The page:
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Seven Unique D&D 5e Homebrew Rules

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Here’s seven somewhat unique homebrew rules for your next Dungeons & Dragons Fifth Edition game.

One of the cool things about Dungeons & Dragons is that the rules are easy to modify and change, which means you can create your own rules for cool new features. Some people even make full games. As a LitRPG author, I’ve had my share of time fleshing out game mechanics. In D&D, though, it can be easy to add homebrew rules without a lot of hassle. These are are five of the D&D homebrew rules I have made.

D&D Homebrew Rules

Here’s my list of seven unique homebrew rules for D&D 5e!

1. Easier Magic Item Creation

There’s a system for creating magic items in D&D, but I like to make it even easier. To do this, I use the Crafting skill. This is a skill that everyone can use to make items. You don’t have to be a wizard or a sorceress to make your own magic items. I find that this makes it easier for a player to craft an item and it also makes it easier for me as a DM to say, “sure you can craft that.” While you want to make sure you don’t allow players to create something too powerful that will upset the balance in the game, giving more characters a chance to create unique magic items makes it easier for me to reward players.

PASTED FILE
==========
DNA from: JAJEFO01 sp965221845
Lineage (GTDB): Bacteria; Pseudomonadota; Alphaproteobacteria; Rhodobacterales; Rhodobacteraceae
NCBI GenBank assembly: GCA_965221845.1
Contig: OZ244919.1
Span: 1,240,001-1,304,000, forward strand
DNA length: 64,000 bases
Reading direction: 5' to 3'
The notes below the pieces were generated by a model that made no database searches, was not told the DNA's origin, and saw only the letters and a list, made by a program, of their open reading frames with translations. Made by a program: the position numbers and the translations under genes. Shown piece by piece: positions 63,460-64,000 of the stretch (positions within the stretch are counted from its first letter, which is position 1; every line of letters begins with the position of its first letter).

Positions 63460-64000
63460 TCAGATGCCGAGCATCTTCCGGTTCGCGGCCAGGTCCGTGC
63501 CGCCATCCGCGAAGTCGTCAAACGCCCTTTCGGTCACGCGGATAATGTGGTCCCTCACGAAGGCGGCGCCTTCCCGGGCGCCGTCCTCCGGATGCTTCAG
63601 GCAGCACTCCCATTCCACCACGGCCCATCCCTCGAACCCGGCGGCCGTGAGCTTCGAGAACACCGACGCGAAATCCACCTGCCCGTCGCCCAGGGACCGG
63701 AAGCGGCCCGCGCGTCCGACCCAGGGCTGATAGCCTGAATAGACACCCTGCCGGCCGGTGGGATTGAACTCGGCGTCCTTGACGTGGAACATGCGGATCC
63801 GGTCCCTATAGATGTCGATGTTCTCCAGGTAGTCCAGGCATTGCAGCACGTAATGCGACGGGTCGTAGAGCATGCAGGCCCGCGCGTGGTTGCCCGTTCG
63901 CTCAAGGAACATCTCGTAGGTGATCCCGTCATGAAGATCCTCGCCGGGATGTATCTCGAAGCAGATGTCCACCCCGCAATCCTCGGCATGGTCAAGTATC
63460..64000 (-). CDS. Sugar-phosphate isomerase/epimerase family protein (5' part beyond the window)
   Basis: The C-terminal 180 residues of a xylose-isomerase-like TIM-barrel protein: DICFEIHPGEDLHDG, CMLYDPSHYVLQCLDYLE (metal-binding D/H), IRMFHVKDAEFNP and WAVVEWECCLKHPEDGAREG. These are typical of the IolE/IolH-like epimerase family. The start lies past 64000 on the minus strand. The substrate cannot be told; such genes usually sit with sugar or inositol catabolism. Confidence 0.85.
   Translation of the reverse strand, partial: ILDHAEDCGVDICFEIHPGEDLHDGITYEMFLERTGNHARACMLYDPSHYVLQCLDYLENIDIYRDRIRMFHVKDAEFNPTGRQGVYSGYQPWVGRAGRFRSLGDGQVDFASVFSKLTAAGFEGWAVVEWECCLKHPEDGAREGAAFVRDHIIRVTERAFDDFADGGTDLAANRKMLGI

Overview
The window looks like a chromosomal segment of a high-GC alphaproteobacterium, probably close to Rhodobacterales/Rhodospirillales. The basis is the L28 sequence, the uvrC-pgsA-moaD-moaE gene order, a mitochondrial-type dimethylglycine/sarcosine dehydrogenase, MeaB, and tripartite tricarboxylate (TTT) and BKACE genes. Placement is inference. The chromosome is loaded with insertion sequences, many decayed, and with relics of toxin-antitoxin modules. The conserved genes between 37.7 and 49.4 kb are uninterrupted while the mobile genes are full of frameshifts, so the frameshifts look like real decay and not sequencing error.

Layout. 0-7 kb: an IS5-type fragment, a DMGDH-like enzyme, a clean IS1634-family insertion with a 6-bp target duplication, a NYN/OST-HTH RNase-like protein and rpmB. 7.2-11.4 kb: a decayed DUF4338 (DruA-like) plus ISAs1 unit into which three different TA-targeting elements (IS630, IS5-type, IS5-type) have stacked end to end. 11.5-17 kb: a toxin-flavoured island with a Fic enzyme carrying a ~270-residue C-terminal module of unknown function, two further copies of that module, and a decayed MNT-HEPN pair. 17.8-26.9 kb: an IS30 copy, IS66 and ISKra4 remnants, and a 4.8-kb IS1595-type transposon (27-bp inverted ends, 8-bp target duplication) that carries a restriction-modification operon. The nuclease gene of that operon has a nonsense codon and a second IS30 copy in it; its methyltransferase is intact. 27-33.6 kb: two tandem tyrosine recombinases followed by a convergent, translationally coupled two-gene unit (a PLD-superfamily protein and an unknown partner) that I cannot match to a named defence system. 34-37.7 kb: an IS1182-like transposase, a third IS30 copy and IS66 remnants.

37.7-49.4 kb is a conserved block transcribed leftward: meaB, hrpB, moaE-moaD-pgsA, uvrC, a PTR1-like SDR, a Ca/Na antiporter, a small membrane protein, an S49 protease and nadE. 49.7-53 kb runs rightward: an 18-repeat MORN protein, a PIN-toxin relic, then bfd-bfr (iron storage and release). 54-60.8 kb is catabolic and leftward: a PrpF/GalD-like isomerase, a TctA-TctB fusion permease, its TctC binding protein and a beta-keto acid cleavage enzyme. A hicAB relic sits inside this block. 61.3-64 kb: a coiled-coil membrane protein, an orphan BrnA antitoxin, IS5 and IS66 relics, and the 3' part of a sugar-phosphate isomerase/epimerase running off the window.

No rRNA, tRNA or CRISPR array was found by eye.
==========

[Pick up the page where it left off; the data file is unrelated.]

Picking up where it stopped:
2. The Fast Travel Rules

The D&D fast travel rules aren’t bad. It’s a good system that fits D&D really well. But I’ve come up with a simpler system that works for me. While traveling on foot, you move at normal speed. If you’re riding a horse, you move at twice your normal speed. If you’re riding a carriage, you move three times your normal speed. If you’re flying, you move at quadruple your normal speed. If you’re using teleportation magic, you move instantaneously. What I do is make sure that it’s progressively more expensive to travel faster. By leaving teleportation out of their reach, I can have them slow down and not miss any important plot points.

3. Ancestor Skill Point System

This system is a lot like the skill point system in the Pathfinder Roleplaying Game, but it works in D&D. I don’t like the binary skill system in D&D 5e that much, so I came up with a system where you can spend your skill points in any skill you want. It helps with character specialization. For example, if you want to stray from the traditional rogue, you can pick up skills like alchemy that aren’t traditionally available to rogue characters. Again, you have to be wary about balance when doing this, but it can go beyond feats and kits to offer an even greater chance to personalize a character. The story is that a character’s ancestors have enabled them to learn a skill that might not normally have been available to them.

4. One Free Resurrection